Blow the budget on a trip to Sydney. Spend $15 on petrol plus $7.50 in tolls. Vow not to use car again. Food is taken care of, thanks to brunch with a friend who spares no expense. I dig into eggs benedict, home-made quiche and a fruit platter loaded with lychees, starfruit and pineapple. An out-of-town friend springs for two bottles of champagne. It’s the best I eat all week. Scrounge fridge for dinner. Leftover chicken and salad on toasted bread rolls. Am extremely careful with the fetta cheese and return the chicken carcass to the fridge. Tomorrow there will be chicken broth. Total: $22.50 Remaining: $77.50
NEW

1 Monday

Another trip to Sydney – groan. Return peak-hour ticket will set me back $17.20 so catch lift with a friend. Ditch usual breakfast on the run and eat porridge, yoghurt and sultanas at home. ‘‘Paper bag’’ my lunch too. Eat it with said friend at eastern suburbs cafe. Scramble enough change for a coffee ($3) and surreptitiously eat my lunch at the table. Strawberries, salad and half a vegie burger – the last of the barbecue leftovers. Arrive home starving. Find stale corn crackers in pantry and eat with remaining fetta cheese. Make chicken broth for dinner. Add half an old capsicum for flavour, plus herbs. Shopping must occur soon (and I’m out of toilet paper!). Total: $3 Remaining: $74.50
DAY

2 Tuesday

video shop is cheaper for email than the library. Spend $4 for four hours on the internet and spend an hour in the library reading newspapers. Search through books, CDs and DVDs but too boring to mention. Leave empty-handed. Spend $23 on groceries – staples like rice and couscous plus watermelon, bananas and a few vegies. Splurge on salmon roe dip ($3.60). Choose home-brand kidney beans and go without OJ. Visit bottle shop for cheap red (two bottles at $6.50 each). Entire trip takes four hours. Realise living cheaply is time-consuming. For dinner, add chopped carrot, mushrooms and lentils to last of chicken soup. Total: $45.60 Remaining: $28.90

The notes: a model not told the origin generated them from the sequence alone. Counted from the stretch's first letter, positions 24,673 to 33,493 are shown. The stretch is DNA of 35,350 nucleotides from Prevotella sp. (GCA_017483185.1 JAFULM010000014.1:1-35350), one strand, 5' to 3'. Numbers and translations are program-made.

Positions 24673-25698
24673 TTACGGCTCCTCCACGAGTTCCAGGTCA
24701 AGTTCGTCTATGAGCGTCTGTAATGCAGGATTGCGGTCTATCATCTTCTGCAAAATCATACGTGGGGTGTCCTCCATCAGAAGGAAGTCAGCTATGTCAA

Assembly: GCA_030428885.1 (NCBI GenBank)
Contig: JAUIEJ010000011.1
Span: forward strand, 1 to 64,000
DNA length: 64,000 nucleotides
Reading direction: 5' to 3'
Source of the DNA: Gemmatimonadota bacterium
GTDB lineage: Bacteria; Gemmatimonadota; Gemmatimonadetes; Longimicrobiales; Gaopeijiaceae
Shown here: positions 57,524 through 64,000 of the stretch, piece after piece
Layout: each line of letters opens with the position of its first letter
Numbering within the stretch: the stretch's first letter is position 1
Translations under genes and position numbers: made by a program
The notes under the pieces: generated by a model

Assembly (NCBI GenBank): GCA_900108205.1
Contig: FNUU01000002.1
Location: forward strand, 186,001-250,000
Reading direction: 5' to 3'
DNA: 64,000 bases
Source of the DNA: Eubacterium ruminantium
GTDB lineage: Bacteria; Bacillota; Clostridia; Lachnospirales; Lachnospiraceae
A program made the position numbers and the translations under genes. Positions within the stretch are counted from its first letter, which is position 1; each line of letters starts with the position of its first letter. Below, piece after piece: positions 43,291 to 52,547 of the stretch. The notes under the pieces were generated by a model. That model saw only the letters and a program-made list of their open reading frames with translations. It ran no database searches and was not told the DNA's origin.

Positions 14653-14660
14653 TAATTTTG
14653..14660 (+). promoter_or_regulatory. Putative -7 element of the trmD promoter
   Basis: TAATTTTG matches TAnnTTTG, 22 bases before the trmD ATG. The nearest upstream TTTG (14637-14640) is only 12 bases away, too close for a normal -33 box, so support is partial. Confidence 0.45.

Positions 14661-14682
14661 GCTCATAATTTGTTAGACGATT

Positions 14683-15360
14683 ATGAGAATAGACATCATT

DAY

‘Shaun’s lived on soup kitchen handouts for 10 years.’
Feel guilty when I think what I usually live on. Realise living cheaply can be humiliating. Go home via newsagent. Choose cheapest birthday card for my sister ($2.95 + 50 cent stamp) and one newspaper ($1.30). Spend afternoon looking forward to $6 roast advertised at local workers’ club. Arrive to find cheapest meal on the blackboard special is $17. Walk out, embarrassed. Go home and make giant pot of sweet potato and lentil soup for dinner. Add spinach from the garden. Watch free-to-air TV Get . frustrated by ads and go to bed early. Total: $9.35 Remaining: $19.55
DAY

leftover lentil soup for lunch. Break vow not to use car and drive five minutes to shops to top up groceries. Spend $1.25 on chick peas plus $2.60 for two tomatoes, an onion and garlic. Stop into bottle shop for wine tasting; try a $20 pinot noir from WA. Politely refuse to buy and leave store emptyhanded. Stop by video store to check out weekly rentals. Cheapest DVD is $4.40. Go home to check out TV guide. At home, turn one large pumpkin into two meals and vegie burgers with kidney beans and couscous and sage (again) from garden. Dishwasher is broken but can’t afford repairs. A friend drops round to trim my garden hedges. Can’t afford to buy him even a six-pack of beer. Offer him my $6.50 red. We enjoy it in the sun. Friday night too boring to mention. Realise only way to save money is not to do anything. Total: $3.85 Remaining: $15.70